If you liked The Vanishing Half by Brit Bennett, you may also enjoy: The Mothers.
Weaving together multiple strands and generations of this family, from the Deep South to California, from the 1950s to the 1990s, Brit Bennett produces a story that is at once a riveting, emotional family story and a brilliant exploration of the American history of passing. Looking well beyond issues of race, THE VANISHING HALF considers the lasting influence of the past as it shapes a person’s decisions, desires, and expectations, and explores some of the multiple reasons and realms in which people sometimes feel pulled to live as something other than their origins.
The Vanishing Half Book Review
From the author of the New York Times bestseller THE MOTHERS, a powerful new novel about the parallel lives of estranged twin sisters who choose to live in two very different worlds – one black and one white.
Years later, the sisters have lost contact with each other. Desiree will return to her hometown with her young daughter in tow, on the run from her violent husband, while Stella has married a rich white man who knows nothing of her past. What follows is a story about the choices that end up defining who we really are, in which the twins’ daughters will ultimately discover both their roots and the key to their long-lost identify.
Buy The Vanishing Half from Waterstones, Amazon or Amazon AU.
Like many people, I had high hopes for 2020. I had not only planned to explore more of Australia; I too had aspired to read more books, more authors; and more classics than ever before. But alas, first came the bushfires, and then Covid hit, and while I’ve had more time on my hands than I ever thought I would in my adult life, I’ve found my attention span has suffered somewhat at all the extra hours I’ve been afforded. And in something of a double blow to a book blogger like myself, not only has my readiness to read taken a hit; so too has my inclination to blog about the books that I’ve been reading.
The Vanishing Half Summary
Rich with vividly drawn characters, a compelling plot and beautifully written prose, the story line spans across the decades as Bennett seamlessly intertwines the lives of each of the characters.
Regular readers of this blog may well have noticed a lag in the frequency of my posts. And while I’m hesitant to make any promises about upping my blogging game (we are, after all, living through a global pandemic), there’s something about both the beginning of spring, and September being so synonymous with the start of a new school year that has stirred in my belly the dream of a fresh start; and a want and a hope to start and writing once more. Lucky for me, a book I read of late was just the tonic I needed to sit down and start blogging again. And while I can’t remember who first recommended The Vanishing Half by Brit Bennett to me, I know it will be some time before I forget this awe-inspiring book. Los Angeles-based Brit Bennet’s second novel, The Vanishing Half is the timeless tale of the Vignes twin sisters, who – while born identical – grow up to live two very different lives. Born in 1938 in Mallard, a small town in Louisiana, while their fair appearance may disguise their negroe heritage, they are very much part of the black community. The girls’ own father died at the hands of white men; a heartache that has never stopped haunting the twins, and when they are forced to leave school at sixteen to supplement the family’s income, their hopes for a better future are brutally crushed – until the girls run away from home to start a new life in New Orleans.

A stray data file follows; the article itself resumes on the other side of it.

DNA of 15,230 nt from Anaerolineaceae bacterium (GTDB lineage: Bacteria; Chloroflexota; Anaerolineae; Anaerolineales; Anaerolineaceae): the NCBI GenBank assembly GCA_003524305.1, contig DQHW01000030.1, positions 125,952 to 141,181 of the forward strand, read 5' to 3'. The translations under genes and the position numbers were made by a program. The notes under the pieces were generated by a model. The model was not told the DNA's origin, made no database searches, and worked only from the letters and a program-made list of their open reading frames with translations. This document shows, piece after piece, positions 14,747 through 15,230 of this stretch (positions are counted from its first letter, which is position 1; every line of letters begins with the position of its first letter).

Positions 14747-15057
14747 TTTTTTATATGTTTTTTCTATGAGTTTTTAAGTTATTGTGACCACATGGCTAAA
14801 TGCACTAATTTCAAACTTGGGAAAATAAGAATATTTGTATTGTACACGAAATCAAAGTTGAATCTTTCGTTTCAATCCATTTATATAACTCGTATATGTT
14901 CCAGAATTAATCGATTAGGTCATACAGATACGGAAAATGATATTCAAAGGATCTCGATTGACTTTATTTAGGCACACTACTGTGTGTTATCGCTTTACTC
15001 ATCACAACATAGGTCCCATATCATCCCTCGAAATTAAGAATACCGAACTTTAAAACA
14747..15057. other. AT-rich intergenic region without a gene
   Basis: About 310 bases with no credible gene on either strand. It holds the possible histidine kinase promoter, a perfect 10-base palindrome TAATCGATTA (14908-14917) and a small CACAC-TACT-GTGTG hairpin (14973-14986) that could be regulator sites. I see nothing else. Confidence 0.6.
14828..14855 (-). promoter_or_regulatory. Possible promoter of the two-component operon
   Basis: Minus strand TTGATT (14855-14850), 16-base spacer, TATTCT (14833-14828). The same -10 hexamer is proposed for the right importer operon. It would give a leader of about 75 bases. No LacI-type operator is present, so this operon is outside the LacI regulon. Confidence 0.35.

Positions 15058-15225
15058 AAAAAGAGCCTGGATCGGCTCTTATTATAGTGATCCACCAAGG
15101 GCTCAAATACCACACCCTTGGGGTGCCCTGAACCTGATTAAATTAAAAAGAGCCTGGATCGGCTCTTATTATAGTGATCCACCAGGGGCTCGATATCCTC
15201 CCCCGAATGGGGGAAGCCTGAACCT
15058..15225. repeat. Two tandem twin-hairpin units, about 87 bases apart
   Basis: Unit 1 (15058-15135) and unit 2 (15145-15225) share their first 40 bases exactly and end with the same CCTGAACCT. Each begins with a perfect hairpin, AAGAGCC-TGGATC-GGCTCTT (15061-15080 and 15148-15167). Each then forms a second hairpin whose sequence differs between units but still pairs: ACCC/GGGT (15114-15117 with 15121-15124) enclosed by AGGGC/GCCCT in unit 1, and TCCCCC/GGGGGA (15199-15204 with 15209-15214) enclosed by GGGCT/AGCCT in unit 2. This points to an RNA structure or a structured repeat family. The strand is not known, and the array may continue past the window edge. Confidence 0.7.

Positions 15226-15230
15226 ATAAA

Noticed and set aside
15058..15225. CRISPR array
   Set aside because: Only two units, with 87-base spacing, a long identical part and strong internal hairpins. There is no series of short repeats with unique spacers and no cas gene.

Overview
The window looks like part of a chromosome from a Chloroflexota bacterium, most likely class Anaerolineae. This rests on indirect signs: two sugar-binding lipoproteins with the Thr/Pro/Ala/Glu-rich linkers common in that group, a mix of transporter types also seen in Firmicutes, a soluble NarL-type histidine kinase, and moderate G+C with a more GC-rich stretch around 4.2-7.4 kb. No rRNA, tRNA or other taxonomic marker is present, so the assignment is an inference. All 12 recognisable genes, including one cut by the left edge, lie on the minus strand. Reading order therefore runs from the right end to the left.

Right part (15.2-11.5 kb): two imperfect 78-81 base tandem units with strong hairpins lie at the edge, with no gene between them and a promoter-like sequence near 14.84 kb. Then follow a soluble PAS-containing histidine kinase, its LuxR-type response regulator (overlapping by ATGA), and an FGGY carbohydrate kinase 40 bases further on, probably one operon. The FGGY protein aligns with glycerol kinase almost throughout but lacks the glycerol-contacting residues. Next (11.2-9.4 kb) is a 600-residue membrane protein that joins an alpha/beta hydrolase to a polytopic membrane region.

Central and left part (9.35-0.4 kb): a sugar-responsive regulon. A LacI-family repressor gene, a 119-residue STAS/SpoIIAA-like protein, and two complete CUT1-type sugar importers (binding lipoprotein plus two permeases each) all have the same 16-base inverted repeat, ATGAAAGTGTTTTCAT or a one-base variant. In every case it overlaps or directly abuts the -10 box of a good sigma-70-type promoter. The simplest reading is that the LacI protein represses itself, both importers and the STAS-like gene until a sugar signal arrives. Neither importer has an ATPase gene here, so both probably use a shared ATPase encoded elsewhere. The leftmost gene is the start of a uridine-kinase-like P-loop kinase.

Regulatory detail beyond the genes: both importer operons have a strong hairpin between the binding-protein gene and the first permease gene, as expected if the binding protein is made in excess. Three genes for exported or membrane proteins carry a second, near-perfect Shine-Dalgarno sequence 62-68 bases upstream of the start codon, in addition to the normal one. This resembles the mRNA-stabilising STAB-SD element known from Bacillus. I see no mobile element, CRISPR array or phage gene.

Brit Bennett Author Bio
A tale of family, identity, race, history, perception, compassion, and roots, you’ll be thinking about The Vanishing Half long after you turn the final page.
More Brit Bennett Books
The Vignes twin sisters will always be identical. But after growing up together in a small, southern black community and running away at age sixteen, it’s not just the shape of their daily lives that is different as adults, it’s everything: their families, their communities, their racial identities. Ten years later, one sister lives with her black daughter in the same southern town she once tried to escape. The other secretly passes for white, and her white husband knows nothing of her past. Still, even separated by so many miles and just as many lies, the fates of the twins remain intertwined. What will happen to the next generation, when their own daughters’ story lines intersect?